How to reduce discrimination? Evidence from a field experiment in amateur football

Last registered on May 16, 2022

Pre-Trial

Trial Information

General Information

Title
How to reduce discrimination? Evidence from a field experiment in amateur football
RCT ID
AEARCTR-0008049
Initial registration date
October 29, 2021

Initial registration date is when the trial was registered.

It corresponds to when the registration was submitted to the Registry to be reviewed for publication.

First published
November 01, 2021, 12:44 PM EDT

First published corresponds to when the trial was first made public on the Registry after being reviewed.

Last updated
May 16, 2022, 1:07 PM EDT

Last updated is the most recent time when changes to the trial's registration were published.

Locations

Region

Primary Investigator

Affiliation
NTNU

Other Primary Investigator(s)

PI Affiliation
Erasmus University Rotterdam
PI Affiliation
University of Zurich

Additional Trial Information

Status
Completed
Start date
2021-10-15
End date
2021-12-10
Secondary IDs
Prior work
This trial does not extend or rely on any prior RCTs.
Abstract
A national football federation sends an email to coaches of amateur football clubs, pointing to the important role football plays in promoting inclusivity and reducing racism in society. The email also describes findings from earlier studies showing that discrimination is present in amateur football. Each amateur football club in the country is randomly assigned to either receiving the email or not. At most one coach per club is contacted. In the next stage of the experiment, fictitious applications will be sent to coaches asking if it is possible to join a training session. The applications, which are send by email, will differ only in the contact name (foreign- or native-sounding names). We study whether coaches who were sent the email from the national football federation respond differently to the email requests to join a training session as compared to coaches who were not sent the email from the national football federation. Our main prediction is that the email from the federation leads to an increase in positive responses to email requests to join a training session signed with a foreign name, whereas we expect no effects for email requests to join a training session signed with a native name. A positive response is defined as either an invitation to come to a training or a conditional acceptance (e.g. yes, you're welcome, but only if you are a player of a particular type, e.g. defender).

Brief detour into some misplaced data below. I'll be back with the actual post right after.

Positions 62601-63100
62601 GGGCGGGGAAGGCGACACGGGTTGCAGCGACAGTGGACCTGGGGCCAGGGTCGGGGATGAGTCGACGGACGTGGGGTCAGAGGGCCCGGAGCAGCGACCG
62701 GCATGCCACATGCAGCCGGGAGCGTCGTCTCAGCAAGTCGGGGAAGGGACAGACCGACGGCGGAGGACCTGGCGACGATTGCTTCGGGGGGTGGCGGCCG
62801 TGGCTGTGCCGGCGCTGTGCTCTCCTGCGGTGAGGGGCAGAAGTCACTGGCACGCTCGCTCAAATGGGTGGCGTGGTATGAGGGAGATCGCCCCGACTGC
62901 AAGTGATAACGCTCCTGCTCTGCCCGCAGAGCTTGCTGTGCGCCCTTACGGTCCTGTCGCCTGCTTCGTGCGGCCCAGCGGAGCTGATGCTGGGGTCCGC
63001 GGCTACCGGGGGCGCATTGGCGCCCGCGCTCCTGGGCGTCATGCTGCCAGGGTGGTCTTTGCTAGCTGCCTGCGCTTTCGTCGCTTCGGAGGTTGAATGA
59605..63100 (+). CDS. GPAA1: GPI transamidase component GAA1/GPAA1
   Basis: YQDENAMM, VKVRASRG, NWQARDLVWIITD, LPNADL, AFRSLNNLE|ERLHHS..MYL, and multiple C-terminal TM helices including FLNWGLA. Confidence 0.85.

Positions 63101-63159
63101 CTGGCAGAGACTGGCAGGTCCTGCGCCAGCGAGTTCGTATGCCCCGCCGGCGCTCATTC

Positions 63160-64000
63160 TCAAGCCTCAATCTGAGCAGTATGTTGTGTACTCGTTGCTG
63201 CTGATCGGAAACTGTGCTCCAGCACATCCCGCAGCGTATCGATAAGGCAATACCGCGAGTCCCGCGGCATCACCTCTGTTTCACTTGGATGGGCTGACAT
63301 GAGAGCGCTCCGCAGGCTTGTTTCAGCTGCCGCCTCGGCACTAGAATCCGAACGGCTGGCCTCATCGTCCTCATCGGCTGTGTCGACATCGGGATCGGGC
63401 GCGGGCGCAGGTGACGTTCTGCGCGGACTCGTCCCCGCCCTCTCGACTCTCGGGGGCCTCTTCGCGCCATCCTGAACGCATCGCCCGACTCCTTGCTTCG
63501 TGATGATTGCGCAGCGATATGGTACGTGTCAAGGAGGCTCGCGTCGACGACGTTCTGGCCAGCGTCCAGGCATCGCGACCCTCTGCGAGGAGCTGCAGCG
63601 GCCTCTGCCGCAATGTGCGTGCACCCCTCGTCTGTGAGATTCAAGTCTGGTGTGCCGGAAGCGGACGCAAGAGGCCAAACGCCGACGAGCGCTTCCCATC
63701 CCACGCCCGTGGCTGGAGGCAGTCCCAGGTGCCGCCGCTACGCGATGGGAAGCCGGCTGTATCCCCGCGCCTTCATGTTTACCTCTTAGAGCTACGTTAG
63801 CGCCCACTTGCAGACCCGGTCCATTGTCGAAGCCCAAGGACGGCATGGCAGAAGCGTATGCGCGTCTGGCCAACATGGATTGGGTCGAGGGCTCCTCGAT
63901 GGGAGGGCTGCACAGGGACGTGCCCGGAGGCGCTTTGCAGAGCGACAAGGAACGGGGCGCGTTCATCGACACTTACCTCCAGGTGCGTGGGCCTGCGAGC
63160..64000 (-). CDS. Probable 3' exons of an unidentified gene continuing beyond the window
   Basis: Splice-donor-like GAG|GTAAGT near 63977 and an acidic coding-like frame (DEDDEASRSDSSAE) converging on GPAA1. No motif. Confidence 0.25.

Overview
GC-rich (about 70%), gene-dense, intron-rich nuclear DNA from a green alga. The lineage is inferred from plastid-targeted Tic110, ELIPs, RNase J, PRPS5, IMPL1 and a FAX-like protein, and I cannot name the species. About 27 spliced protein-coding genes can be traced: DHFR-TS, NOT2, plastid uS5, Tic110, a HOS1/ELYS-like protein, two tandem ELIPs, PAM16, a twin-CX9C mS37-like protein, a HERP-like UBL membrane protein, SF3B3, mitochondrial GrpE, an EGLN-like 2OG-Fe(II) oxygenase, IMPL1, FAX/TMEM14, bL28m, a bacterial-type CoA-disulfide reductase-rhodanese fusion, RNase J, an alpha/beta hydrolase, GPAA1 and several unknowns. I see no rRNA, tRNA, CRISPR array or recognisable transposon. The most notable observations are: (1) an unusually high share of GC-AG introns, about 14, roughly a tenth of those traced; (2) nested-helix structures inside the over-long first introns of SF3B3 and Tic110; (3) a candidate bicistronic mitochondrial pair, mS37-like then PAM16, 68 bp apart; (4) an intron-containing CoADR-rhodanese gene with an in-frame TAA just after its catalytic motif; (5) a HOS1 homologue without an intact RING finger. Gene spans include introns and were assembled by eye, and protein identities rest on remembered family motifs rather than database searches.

External Link(s)

Registration Citation

Citation
Dur, Robert, Carlos Gomez-Gonzalez and Cornel Nesseler. 2022. "How to reduce discrimination? Evidence from a field experiment in amateur football." AEA RCT Registry. May 16. https://doi.org/10.1257/rct.8049
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Experimental Details

Interventions

Intervention(s)
A national football federation sends an email to coaches of amateur football clubs, pointing to the important role football plays in promoting inclusivity and reducing racism in society. The email also describes findings from earlier studies showing that discrimination is present in amateur football. Each amateur football club in the country is randomly assigned to either receiving the email or not. At most one coach per club is contacted.
Intervention Start Date
2021-10-15
Intervention End Date
2021-12-10

Primary Outcomes

Primary Outcomes (end points)
Our outcome variable is the response of coaches of the amateur football clubs to the request to join a training. In the control group (the group of coaches who have not been sent an email by the federation), we expect a positive gap in positive response rates to emails signed with a native and foreign-sounding name. In the treatment group, we expect that this gap is smaller. A positive response is defined as either an invitation to come to a training or a conditional acceptance (e.g. yes, you're welcome, but only if you are a player of a particular type, e.g. defender).
Primary Outcomes (explanation)

Secondary Outcomes

Secondary Outcomes (end points)
Secondary Outcomes (explanation)

Experimental Design

Experimental Design
Previous field experiments show that amateur soccer clubs discriminate against people with foreign-sounding names. We want to replicate parts of these experiments. In addition, our key aim is to detect if it is possible to decrease discrimination.